Ever since President Biden signed the American Rescue Plan Act into law in March, there have been plenty of headlines about what the bill offers. The big news for many was that it included a third stimulus check, but there is much more in the relief package. It also allows eligible parents to receive monthly checks to help them with costs associated to having kids. Additionally, it provides financial aid to those struggling to pay their mortgages. But there is another way the Rescue Plan Act might send you money, and a lot of it.
Inside the bill is a tax refund that specifically excludes $10,200 in 2020 unemployment compensation from being taxable as a way to give those who struggled financially a break on their taxes. Due to effects of the pandemic on businesses across the country, millions of Americans were on unemployment last year, and many of them likely filed their taxes based on the entire amount of unemployment compensation they received, especially if they filed taxes before the bill passed. Now though, they might be getting a large check back to them and they don't have to do anything to receive it.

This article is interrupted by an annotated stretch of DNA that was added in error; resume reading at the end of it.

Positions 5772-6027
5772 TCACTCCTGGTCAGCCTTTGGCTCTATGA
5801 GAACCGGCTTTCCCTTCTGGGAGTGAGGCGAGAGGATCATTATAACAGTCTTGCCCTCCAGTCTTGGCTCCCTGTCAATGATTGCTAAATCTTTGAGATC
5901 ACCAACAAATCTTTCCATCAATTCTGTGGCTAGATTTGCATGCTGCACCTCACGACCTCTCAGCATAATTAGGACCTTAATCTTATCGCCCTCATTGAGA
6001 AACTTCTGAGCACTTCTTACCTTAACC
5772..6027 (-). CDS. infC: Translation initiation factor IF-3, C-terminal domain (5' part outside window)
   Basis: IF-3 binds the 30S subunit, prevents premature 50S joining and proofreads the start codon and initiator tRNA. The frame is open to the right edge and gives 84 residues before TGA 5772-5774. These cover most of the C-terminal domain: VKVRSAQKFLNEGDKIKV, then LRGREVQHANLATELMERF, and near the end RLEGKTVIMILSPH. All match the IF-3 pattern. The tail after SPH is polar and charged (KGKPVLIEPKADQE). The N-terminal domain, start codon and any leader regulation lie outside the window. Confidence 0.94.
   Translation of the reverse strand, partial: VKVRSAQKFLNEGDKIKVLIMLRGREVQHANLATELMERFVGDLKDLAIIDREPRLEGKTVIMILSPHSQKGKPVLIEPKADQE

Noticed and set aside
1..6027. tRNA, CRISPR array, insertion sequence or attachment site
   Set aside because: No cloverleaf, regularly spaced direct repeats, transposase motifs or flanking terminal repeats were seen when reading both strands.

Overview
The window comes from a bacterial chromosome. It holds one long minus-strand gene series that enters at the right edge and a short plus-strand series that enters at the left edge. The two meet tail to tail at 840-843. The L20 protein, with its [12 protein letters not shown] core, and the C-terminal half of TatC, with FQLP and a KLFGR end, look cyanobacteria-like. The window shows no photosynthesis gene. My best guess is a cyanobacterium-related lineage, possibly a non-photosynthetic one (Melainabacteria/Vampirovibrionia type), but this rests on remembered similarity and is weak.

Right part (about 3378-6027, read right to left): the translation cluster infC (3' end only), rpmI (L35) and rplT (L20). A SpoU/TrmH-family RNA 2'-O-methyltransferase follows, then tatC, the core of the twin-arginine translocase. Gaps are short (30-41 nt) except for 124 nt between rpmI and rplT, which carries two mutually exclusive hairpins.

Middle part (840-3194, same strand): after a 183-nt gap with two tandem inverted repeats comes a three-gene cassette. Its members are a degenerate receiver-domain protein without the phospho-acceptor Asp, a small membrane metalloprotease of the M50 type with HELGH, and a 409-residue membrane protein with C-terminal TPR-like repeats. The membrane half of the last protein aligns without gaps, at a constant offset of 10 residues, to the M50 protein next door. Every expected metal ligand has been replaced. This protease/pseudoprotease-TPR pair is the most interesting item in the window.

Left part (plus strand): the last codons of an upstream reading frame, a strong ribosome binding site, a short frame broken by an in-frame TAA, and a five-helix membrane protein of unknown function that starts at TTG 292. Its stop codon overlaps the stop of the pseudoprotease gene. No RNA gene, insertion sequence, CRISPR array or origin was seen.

A press release from the IRS explained that "the IRS will determine the correct taxable amount of unemployment compensation and tax. Any resulting overpayment of tax will be either refunded or applied to other outstanding taxes owed."
It should be noted that the refund of up to $10,200 is only for households that reported an adjusted gross income of $150,000 or less in 2020. Also, the amount you get back depends on how much you needed to pay in taxes. Before sending anything back to you, the IRS might first apply it to what is owed. Refunds are already going out and will continue to throughout the summer so if the refund applies to you, you won't have to wait too long to see what you'll be getting.
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